Edelgasmassenspektrometrie ist die momentan sensitivste Analysenmethode, typische Nachweisgrenzen liegen im Bereich von ppt (10-12g/g) oder darunter. Wir haben nun eines unserer Edelgasmassenspektrometer mit einem Laserablationssystem verbunden, um die guten Nachweisgrenzen mit einer hohen Ortsauflösung zu kombinieren. Dieses System wird momentan ausserordentlich erfolgreich für Mineralseparate aus Steinmeteoriten verwendet. Im Rahmen der Bachelorarbeit soll nun das Verfahren auf eisenreiche Minerale aus Eisenmeteoriten angewendet werden. Ziel ist es, He, Ne, Ar, Kr, und Xe-Isotope in Troilit (FeS), einem wichtigen Mineral in vielen Eisenmeteoriten, zu messen. Die Ergebnisse der Xe-Messungen werden uns dabei helfen quantitative Aussagen über die Konstanz der kosmischen Teilchenstrahlung zu machen.

Ansprechpartner: Prof. I. Leya, Parkterrasse 331a, Tel 4413,
Email:  Ingo.Leya(at)space.unibe.ch


Die Gruppe von Prof. Peter Wurz hat in den letzten Jahren ein einzigartiges Konzept entwickelt, um niederenergetische neutrale Teilchen im Weltraum zu messen. Das Hauptproblem im Nachweis von diesen neutralen Teilchen ist es, dass die Teilchen zuerst ionisiert werden müssen, bevor sie analysiert werden können, und die Bedingungen an Bord eines Satelliten stellen dabei ganz besondere technologische Herausforderungen. Die Lösung dieses Problems ist es, die neutralen Teilchen mittels Stossionisation bei Streuung an einer Oberfläche zu ionisieren, und Instrumente, die nach diesem Konzept funktionieren, sind mittlerweile an mehreren Weltraummissionen beteiligt, wie z.B. Chandrayaan-1 (Mond, Indien), IBEX (interstellares Gas, NASA) und BepiColombo (Merkur, ESA & JAXA). Dabei hat sich gezeigt, dass das Verständnis des Streuprozesses an der Oberfläche von entscheidender Bedeutung für das Verständnis und die Leistungsdaten des gesamten Instrumentes ist.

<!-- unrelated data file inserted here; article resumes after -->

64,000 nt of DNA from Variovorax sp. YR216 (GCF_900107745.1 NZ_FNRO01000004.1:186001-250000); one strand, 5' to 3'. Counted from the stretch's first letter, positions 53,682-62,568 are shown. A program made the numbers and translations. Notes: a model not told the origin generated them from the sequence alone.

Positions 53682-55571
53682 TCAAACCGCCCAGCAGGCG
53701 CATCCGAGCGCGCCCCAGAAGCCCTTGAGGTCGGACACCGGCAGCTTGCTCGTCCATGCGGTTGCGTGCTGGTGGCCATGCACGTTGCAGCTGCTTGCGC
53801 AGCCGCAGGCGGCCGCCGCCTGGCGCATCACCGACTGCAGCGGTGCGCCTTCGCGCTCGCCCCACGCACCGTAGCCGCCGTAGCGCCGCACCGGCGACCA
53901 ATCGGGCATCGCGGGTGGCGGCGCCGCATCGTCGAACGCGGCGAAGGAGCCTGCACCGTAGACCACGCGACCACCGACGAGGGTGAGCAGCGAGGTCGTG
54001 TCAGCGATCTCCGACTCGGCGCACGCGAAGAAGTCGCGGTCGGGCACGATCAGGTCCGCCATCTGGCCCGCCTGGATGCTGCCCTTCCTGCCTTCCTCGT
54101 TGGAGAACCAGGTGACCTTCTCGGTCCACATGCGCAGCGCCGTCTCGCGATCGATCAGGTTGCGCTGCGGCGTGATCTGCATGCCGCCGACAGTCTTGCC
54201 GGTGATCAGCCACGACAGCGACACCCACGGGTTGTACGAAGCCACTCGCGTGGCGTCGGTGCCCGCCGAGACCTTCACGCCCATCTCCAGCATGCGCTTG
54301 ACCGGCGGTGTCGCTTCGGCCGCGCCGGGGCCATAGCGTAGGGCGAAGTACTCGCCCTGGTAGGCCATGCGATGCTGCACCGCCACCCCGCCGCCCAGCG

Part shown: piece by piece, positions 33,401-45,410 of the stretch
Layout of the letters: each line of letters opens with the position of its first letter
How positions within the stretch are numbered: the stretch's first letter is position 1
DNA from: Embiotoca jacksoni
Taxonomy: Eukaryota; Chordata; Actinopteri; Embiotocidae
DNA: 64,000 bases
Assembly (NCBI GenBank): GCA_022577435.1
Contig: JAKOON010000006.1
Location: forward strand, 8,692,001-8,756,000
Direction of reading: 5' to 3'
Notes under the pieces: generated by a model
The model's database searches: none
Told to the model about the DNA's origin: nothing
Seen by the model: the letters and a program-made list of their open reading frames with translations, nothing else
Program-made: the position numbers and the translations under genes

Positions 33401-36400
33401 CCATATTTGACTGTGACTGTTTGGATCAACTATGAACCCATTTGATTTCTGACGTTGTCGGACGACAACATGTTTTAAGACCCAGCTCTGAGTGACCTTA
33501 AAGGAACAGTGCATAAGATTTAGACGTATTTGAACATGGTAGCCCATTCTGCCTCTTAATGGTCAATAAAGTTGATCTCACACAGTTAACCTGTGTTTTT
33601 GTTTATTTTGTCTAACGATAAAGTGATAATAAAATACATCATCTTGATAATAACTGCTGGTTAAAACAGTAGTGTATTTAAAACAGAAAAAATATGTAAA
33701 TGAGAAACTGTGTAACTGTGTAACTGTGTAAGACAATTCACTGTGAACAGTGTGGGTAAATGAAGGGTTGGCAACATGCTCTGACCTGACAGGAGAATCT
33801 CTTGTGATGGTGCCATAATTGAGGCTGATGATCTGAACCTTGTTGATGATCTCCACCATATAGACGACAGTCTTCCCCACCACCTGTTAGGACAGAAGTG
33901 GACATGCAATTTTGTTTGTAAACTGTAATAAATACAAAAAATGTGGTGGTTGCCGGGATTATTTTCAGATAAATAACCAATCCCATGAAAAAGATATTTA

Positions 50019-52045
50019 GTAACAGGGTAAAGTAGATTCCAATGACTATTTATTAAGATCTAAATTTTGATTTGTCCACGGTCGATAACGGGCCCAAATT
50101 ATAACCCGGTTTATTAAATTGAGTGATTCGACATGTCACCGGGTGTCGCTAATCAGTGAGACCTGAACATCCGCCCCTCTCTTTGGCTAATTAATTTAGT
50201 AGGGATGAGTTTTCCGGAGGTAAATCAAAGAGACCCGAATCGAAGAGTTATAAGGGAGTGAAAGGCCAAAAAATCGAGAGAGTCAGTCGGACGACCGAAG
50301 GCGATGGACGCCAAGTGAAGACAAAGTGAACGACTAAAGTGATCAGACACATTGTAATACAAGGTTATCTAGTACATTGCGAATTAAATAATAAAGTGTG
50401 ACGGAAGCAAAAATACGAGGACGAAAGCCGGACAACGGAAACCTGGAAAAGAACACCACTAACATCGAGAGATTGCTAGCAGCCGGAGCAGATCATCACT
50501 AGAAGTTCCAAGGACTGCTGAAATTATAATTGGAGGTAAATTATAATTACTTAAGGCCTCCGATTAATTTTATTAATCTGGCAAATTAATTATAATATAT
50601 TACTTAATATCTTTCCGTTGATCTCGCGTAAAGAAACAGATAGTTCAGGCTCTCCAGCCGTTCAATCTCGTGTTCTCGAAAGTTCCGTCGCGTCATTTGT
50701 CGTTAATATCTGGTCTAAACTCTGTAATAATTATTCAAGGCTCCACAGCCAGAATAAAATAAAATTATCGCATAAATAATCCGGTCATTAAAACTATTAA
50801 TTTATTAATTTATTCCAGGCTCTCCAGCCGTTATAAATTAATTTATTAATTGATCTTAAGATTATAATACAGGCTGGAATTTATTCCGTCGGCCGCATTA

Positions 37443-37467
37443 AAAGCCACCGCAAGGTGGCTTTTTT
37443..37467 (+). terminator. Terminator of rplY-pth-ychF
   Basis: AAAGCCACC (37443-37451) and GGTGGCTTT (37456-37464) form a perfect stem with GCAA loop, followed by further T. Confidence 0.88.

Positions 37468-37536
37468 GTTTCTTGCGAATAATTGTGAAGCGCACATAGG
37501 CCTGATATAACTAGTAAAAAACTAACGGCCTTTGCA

In der Bachelorarbeit wird es nun darum gehen, den Streuprozess zwischen geeigneten Oberflächen und einfachen Atomen (H, O, ...) zu untersuchen. Dafür steht eine Anlage (ILENA) zur Verfügung, an der nach kurzer Einarbeitungszeit selbstständig gearbeitet werden kann, natürlich mit fortwährender Betreuung.

Interessierte Studenten wenden sich bitte an
Dr. André Galli ( andre.galli(at)space.unibe.ch) oder
Prof. Peter Wurz ( peter.wurz@space(at)unibe.ch).

6. Studies of elemental and isotopic composition to get an insight to age and formation processes of planetary materials

From the measurements of molecular and elemental/isotopic composition one can learn about the formation processes of the solar bodies, one can determine formation and transformation times and get an insight to possible past and current life processes on the planetary surfaces. We have designed a miniature mass spectrometer (LMS) with laser ion source that measures the chemical composition of solid materials. These can be stones, organic deposits, meteorites, or ancient fossils in minerals. LMS has also capabilities for detailed investigations of extraterrestrial samples including meteorites or sample returned from the surfaces of solar bodies by space missions. LMS is planned to be used to search for fossils on the surface of Mars.

We are looking for a talented and motivated person who enjoys experimental physics and have interest in the application of the mass spectrometric methods to study the age of meteorites, search for biomarkers or find the molecular composition of the surface deposits.

Applicants should contact:
PD Dr. Marek Tulej / Prof. Dr. Peter Wurz
Phone +41-31-631 44 26/ +41-13-631 44 19
E-Mail:  marek.tulej(at)space.unibe.ch